Effective October 1, 2008, the Centers for Medicare and Medicaid Services (CMS) will not provide reimbursement to hospitals for certain conditions acquired after a patient's hospital admission. CMS initially identified eight conditions, termed "never events", for which no reimbursement will be provided. They are:
- object inadvertently left in after surgery;
- air embolism;
- blood incompatibility;
- catheter associated urinary tract infection;
- pressure ulcer (decubitus ulcer);
- vascular catheter associated infection;
- surgical site infection-mediastinitis (infection in the chest) after coronary artery bypass graft surgery; and
- certain types of falls and trauma.
According to CMS, these conditions greatly complicate the treatment of the illness or injury that caused the hospitalization and are reasonably preventable through proper care.
As of April 2008, CMS has proposed expanding its list of "never events" to include:
- surgical site infections following certain elective procedures;
- Legionnaires' disease (a type of pneumonia caused by a specific bacterium);
- extreme blood sugar derangement;
- iatrogenic pneumothorax (collapse of the lung);
- ventilator-associated pneumonia;
- deep vein thrombosis/pulmonary embolism (formation/movement of a blood clot);
- Staphylococcus aureus septicemia (bloodstream infection); and
- Clostridium difficile associated disease (a bacterium that causes severe diarrhea and more serious intestinal conditions such as colitis).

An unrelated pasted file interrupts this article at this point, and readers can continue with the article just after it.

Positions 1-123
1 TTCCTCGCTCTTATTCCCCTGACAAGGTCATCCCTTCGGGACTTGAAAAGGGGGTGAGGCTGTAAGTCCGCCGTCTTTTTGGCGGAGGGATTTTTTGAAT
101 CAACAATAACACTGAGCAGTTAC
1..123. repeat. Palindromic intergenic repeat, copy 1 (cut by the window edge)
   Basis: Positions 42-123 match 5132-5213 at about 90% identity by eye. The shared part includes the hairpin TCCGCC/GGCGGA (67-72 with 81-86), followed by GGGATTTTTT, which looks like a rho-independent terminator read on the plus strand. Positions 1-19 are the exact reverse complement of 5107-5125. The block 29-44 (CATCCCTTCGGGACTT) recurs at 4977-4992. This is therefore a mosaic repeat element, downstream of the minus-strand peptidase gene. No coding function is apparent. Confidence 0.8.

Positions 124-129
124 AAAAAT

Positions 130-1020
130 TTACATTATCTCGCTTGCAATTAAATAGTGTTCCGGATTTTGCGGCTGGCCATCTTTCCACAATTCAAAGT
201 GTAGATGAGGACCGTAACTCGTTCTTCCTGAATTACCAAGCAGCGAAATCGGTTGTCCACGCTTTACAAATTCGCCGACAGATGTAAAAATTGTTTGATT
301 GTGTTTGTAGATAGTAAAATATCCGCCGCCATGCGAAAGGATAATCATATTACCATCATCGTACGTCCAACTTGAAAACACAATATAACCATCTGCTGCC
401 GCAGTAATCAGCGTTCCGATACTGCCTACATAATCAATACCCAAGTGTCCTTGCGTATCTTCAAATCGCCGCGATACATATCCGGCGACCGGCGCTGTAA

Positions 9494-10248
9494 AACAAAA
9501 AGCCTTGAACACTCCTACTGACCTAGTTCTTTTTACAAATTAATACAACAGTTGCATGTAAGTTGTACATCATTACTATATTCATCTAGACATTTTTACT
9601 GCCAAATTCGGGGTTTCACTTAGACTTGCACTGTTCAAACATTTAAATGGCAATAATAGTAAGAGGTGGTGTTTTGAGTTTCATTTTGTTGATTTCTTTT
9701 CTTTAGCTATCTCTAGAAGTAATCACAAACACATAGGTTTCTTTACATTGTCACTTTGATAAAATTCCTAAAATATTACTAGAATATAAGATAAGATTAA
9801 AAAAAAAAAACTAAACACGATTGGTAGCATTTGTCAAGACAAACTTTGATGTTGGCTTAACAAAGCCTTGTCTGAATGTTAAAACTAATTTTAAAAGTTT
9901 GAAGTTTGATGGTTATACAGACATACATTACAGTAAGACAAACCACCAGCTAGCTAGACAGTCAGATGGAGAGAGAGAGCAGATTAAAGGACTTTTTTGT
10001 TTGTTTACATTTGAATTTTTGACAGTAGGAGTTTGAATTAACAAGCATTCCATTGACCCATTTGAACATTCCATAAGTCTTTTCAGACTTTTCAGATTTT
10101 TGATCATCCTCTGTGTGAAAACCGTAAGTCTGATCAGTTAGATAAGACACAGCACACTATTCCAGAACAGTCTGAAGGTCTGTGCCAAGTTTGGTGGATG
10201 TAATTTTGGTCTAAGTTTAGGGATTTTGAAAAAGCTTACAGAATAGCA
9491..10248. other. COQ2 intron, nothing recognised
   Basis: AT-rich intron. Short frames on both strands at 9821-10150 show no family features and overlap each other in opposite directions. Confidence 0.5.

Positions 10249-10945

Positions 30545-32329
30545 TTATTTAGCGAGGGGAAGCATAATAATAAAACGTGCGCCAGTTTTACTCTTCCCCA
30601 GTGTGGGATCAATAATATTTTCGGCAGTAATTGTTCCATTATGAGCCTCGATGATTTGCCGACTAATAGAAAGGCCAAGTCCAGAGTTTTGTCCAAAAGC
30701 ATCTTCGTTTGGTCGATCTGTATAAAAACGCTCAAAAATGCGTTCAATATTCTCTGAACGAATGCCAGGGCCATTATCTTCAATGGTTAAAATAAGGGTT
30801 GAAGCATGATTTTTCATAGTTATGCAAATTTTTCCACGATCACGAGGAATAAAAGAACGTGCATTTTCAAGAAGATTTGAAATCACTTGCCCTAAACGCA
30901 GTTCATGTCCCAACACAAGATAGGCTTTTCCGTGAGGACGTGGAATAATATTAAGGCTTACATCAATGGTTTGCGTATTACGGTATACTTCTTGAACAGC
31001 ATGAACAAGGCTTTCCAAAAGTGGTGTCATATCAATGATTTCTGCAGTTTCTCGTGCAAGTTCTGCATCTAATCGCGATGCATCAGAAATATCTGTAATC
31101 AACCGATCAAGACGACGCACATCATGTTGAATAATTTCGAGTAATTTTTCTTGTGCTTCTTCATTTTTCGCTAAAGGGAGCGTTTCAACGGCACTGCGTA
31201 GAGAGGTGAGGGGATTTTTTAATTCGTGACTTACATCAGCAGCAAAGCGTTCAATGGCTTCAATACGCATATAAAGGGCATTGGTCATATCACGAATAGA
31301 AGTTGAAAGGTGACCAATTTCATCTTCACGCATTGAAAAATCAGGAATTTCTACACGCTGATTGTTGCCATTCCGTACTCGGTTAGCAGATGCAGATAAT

Public comment on the rule proposing this expansion will end June 13, 2008, and a final rule will be issued on or before August 1, 2008. In addition to CMS, several third-party payors, including CIGNA, have decided to follow CMS's lead.
Whether the list is ultimately comprised of 8 or 17 conditions, "never events" will provide additional challenges to hospitals defending litigation over patient care. These new litigation challenges may include the following:
- Arguments that the occurrence of a "never event" is negligence per se (liability based on the violation of a safety statute) or constitutes res ipsa loquitur (the thing speaks for itself).
- Suggestions that the identification of these occurrences as "never events" is admissible in court as evidence, in the same way that guidelines established by the governing bodies of specialties and subspecialties (such as ACOG), text books and other medical literature, and policies and procedures often are admissible.
- Attacks on the "same or similar community" standard of care that applies in some jurisdictions, and the protections that that standard offers to hospitals that do not have the technological capabilities or staffing advantages of larger hospitals, such as tertiary care centers and teaching facilities. Plaintiffs' counsel may argue that the new, "never events" rubric changes that standard, at least with respect to the identified conditions.
- Efforts to introduce at trial evidence that the hospital was refused reimbursement for these conditions.
- Attempts to hold hospitals responsible where alleged physician error or other reasons result in later readmission for treatment of such condition(s).
There are strong, sound bases on which to rebut all of these arguments regarding the use of "never events" in litigation. Our program on May 15 will discuss some of those rebuttal points, and how hospitals can prepare for the litigation impact of this new, "never events" rubric.